Formula E cars look a lot like Formula 1 machines. So far, though, because of technical limits in battery and charging technology back when the series was inaugurated in 2014, rules limit the on-board batteries to an energy capacity of 28 kilowatt hours (28 kWh), with no recharging permitted during races. That has meant that a single car and battery cannot finish a race, which has required a team of two drivers and two cars to essentially perform relay-style to complete a competition that might last about 50 minutes. And the rules have limited top speeds to 140 mph.
But when the new season begins in October, the onboard batteries will be upgraded to 54 kWh. That will enable a single car to complete a race.
And yet, use of recharging during Formula E pit stops will still await future evolutions of the sport and the technology. So far, for example, even the fastest electric-car battery chargers – like the ones that have made ABB a world leader in the technology – require about 12 minutes.
Even so, the ABB FIA Formula E Championship is already providing a blueprint for other motorsports to join the electric transition. For 2019, the top motorcycle racing circuit, MotoGP, will add a fully electric support series, the Moto-e World Cup.
Equally important for companies involved in electric racing – where battery management, rapid charging and efficiency will be crucial for winning – is the potential for the transfer of technology and knowledge to consumer products. That’s why many of the world’s top automakers are engaged with ABB in research and development of EV technology.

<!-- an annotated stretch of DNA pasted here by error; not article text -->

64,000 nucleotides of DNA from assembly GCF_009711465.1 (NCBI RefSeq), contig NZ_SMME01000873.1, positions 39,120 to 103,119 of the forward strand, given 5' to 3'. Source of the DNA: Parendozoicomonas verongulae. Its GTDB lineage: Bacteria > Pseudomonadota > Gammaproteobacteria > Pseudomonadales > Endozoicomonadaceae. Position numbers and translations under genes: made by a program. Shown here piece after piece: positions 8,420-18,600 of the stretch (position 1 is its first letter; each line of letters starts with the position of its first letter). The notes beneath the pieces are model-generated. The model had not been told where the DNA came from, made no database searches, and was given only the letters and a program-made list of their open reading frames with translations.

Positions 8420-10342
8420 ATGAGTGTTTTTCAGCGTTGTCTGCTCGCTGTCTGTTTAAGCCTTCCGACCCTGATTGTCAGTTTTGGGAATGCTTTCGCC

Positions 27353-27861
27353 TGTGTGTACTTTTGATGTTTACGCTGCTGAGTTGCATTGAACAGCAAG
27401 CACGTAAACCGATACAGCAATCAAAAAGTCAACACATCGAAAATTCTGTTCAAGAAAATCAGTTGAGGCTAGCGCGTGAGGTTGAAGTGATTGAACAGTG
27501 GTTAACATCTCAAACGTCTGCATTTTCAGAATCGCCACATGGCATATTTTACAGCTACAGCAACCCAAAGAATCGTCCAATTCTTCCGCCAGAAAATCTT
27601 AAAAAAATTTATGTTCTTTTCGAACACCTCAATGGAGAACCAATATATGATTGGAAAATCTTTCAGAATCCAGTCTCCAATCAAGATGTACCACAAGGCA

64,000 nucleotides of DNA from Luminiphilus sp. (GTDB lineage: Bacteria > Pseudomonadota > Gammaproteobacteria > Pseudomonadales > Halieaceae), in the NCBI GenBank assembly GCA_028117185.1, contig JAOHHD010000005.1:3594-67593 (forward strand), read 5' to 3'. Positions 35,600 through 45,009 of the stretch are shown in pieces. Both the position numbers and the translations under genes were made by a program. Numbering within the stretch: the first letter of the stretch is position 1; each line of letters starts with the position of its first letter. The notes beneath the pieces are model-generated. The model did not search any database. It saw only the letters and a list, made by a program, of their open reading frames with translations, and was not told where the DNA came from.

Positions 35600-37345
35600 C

The appeal of electric motors for high performance road cars is not just a desire to chase environmentally sustainable alternatives – or to leverage marketing appeal from the racing series. The impulse is rooted in basic physics and solid mechanical logic.
Most fundamental is a basic characteristic of electric motors. They deliver maximum torque output – the twisting force that is sent to the wheels to propel a vehicle – immediately, just as the motor shaft starts to turn.
A gasoline or diesel engine needs to be turning its crankshaft at least 1,000 revolutions per minute (and generally much faster) in order to develop peak torque – a process that even with the fastest cars and best drivers is not instantaneous, given the time required to throttle up and get all the many engine components in full motion.
By comparison, the instant full output of an electric motor, with its far fewer moving parts, is what results in record-setting acceleration.
In addition, the wide spectrum of operating speeds afforded by electric motors – there are no limits imposed by pistons stroking up and down or valves opening and closing – typically enables consumer versions of the vehicles to operate without needing to shift gears. Because the flow of torque to the wheels is constant, never pausing to change ratios, the EV’s speed increases seamlessly.
The design flexibility inherent to EVs brings other performance advantages as well. The battery pack – the cells, wiring, temperature management systems and protective casing – is a heavy component. But, it can be built as a thin, flat unit and positioned low in the car, often under the floor of the passenger compartment. That lowers the vehicle’s center of gravity, which improves handling and stability.
With aerospace technology, advanced materials and stunning power-management efficiency, EVs are shedding their no-frills, no-fun image. Formula E, by helping establish credibility for the concept of high-performance EVs, is exposing the public to a motorsport that is as gripping for spectators as it is environmentally forward-thinking.
1) 60 mph is a hair below 100 kilometers per hour.